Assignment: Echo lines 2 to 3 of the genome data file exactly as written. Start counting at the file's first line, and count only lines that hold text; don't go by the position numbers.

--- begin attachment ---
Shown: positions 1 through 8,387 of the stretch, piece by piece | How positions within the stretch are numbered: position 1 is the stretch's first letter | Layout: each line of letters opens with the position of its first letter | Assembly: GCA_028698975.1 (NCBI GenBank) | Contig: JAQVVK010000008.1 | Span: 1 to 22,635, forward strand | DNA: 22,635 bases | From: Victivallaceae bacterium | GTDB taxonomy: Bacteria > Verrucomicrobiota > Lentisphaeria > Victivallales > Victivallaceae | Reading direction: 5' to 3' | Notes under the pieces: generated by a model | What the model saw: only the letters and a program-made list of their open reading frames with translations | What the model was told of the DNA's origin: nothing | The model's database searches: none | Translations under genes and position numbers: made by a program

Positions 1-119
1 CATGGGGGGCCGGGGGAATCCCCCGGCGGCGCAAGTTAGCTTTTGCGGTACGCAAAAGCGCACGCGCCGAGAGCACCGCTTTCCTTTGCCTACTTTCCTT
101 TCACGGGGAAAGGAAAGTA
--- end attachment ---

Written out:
Positions 1-119
1 CATGGGGGGCCGGGGGAATCCCCCGGCGGCGCAAGTTAGCTTTTGCGGTACGCAAAAGCGCACGCGCCGAGAGCACCGCTTTCCTTTGCCTACTTTCCTT